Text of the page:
GENÈVE–(BUSINESS WIRE)– De GSMA grijpt de opening van de World Radiocommunication Conference 2015 (WRC-15) aan om overheden op te roepen tot een toewijzing van het spectrum dat noodzakelijk is voor groei van mobiele breedband. Bij verdragsonderhandelingen, georganiseerd door de International Telecommunication Union (ITU), speelt ieder land een belangrijke rol, omdat zijn vaststellen welk spectrum wereldwijd wordt geharmoniseerd ter ondersteuning van vernieuwende mobiele diensten.
De wereldwijde vraag naar mobiele data groeit exponentieel. Volgens Cisco vertienvoudigt het mobiele dataverkeer tussen 2014 en 2019. Nu dataverkeer groeit, krijgen netwerken te maken met krakende capaciteiten. Spectrum is een cruciaal element voor hoogwaardige mobiele communicatie.
GSMA Urges Governments to Secure Future of Mobile Internet at WRC-15
GENEVA–(BUSINESS WIRE)– The GSMA marked the start of the World Radiocommunication Conference 2015 (WRC-15) by calling on governments across the world to allocate the spectrum required to drive continued global growth of mobile broadband. At the treaty negotiations hosted by the International Telecommunication Union (ITU), each country has a role to play by identifying additional globally harmonised spectrum to support next generation mobile services.
Worldwide demand for mobile data is growing exponentially. According to Cisco, global mobile data traffic will grow 10-fold from 2014 to 2019 1. As data traffic surges, networks will face a capacity crunch and spectrum is a critical element for ensuring continued high quality mobile communication.
“WRC-15 represents a turning point for the future of mobile. Governments have a unique opportunity to ensure we have the spectrum necessary to drive digital inclusion and foster a robust mobile economy over the coming decade,” said Alex Sinclair, Acting Director General and Chief Technology Officer, GSMA. “The time to act is now. As it can take up to 10 years from international identification of spectrum to network deployment, decisions made at WRC-15 will determine the availability of affordable, ubiquitous, high-speed mobile broadband services for years to come.”
The mobile industry is already making a profound contribution to economic growth and employment worldwide. In 2014 alone, mobile contributed US$3 trillion to the world’s economy, equivalent to 3.8 per cent of global GDP. In the next five years, this is projected to increase to US$3.9 trillion, or 4.2 per cent of expected GDP, with the mobile industry supporting 28.7 million jobs 2. Future progress hinges on governments working with the mobile industry to provide a regulatory environment that encourages investment and innovation.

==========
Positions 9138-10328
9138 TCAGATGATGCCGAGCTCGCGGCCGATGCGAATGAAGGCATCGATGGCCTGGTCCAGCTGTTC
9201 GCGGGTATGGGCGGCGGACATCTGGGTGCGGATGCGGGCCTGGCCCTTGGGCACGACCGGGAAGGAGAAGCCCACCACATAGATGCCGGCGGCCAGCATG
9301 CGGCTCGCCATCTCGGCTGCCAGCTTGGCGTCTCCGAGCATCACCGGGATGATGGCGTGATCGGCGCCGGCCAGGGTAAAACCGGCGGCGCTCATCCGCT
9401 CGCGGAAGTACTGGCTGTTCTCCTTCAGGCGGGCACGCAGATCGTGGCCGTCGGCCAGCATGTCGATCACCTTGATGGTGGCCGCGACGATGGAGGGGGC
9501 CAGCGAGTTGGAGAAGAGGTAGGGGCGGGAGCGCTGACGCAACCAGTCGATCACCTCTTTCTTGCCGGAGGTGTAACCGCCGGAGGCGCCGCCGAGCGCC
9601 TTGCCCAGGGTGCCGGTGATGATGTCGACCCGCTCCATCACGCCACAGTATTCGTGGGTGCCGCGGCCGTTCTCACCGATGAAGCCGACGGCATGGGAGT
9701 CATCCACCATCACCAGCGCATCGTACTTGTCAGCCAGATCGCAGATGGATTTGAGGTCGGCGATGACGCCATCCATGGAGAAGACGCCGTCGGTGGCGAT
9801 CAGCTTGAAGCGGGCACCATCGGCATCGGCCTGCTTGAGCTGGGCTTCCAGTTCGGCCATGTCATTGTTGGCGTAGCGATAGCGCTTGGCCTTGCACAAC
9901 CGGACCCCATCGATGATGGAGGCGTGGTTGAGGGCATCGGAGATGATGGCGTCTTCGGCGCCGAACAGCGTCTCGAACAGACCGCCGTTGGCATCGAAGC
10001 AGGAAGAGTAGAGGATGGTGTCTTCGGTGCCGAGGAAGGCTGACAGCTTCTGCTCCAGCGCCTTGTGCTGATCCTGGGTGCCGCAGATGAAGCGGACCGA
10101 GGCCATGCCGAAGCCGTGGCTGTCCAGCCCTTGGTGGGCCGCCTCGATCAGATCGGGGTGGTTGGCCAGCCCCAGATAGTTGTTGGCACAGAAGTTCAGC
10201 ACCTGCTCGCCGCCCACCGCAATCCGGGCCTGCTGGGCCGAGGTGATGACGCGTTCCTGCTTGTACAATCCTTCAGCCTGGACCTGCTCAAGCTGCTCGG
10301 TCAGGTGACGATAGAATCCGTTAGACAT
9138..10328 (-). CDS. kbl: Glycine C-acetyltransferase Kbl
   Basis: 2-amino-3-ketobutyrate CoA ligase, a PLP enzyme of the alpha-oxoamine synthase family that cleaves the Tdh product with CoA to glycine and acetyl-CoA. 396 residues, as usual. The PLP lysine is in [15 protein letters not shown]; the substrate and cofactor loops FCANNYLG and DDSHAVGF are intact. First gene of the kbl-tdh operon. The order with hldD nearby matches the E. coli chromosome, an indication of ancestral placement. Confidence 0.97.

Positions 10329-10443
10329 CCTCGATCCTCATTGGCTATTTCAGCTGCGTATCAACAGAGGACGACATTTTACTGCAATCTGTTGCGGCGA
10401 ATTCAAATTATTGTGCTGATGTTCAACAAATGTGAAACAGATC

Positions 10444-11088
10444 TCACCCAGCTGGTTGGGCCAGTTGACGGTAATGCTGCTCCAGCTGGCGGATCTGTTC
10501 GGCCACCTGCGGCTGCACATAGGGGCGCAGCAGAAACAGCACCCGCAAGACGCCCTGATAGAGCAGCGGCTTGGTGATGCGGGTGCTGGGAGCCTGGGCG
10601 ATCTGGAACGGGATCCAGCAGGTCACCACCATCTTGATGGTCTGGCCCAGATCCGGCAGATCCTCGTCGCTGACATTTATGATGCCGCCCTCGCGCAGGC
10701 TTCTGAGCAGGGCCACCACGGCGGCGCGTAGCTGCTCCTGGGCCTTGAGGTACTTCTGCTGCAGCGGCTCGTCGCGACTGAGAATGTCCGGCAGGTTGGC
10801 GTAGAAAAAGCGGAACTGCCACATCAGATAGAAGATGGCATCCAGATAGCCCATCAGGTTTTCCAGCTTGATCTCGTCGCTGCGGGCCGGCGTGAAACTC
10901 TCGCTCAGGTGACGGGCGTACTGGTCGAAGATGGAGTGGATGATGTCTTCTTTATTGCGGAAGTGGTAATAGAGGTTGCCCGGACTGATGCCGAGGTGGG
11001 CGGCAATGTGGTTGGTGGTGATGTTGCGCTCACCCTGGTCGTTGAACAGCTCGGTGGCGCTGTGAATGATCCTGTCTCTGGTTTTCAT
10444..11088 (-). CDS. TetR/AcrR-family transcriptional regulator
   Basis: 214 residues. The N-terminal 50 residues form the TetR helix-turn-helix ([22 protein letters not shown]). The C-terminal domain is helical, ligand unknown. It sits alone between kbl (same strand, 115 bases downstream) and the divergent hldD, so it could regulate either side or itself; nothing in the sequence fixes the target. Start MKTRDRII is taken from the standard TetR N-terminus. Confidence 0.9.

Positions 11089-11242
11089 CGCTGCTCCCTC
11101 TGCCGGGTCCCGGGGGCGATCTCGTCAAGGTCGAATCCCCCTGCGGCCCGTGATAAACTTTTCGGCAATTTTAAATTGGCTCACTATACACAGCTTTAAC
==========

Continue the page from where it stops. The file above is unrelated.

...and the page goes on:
Based on ITU estimates, GSMA operator members agree that 600-800MHz of additional spectrum needs to be identified globally for mobile broadband to meet projected consumer demand by 2020. It is critical that WRC-15 identify several new globally harmonised bands, ensuring a good mix of coverage and capacity characteristics and driving down prices through economies of scale. The GSMA is pleased that WRC-15 is expected to move the 700MHz band from a regional to a globally harmonised band as ITU Region 1 (Europe, Middle East and Africa) appears set to agree to identify this band, alongside the existing identification in the Americas and Asia Pacific.
There is also nearly unanimous consensus for new globally harmonised spectrum for mobile in the L-band, starting at 1427MHz, as well as growing momentum for allocating a portion of the C-band, starting at 3.4GHz. The GSMA continues to call for increased support for a mobile allocation in the sub-700MHz UHF band, which already has strong support from a number of large markets in North and South America and the Middle East. Historically used for terrestrial TV broadcasting, this band could be freed up for mobile services and has excellent geographic coverage capabilities to meet increasing mobile data demand, especially for rural communities.
At WRC-15, governments will balance the spectrum needs of industries such as mobile, broadcast and satellite in the next ten years and beyond. By supporting a co-primary mobile allocation in key spectrum bands, each country will have the flexibility to determine how to allocate spectrum in the future, ensuring consumers can continue to choose how they access the services they want.
Supporting comments from the mobile industry: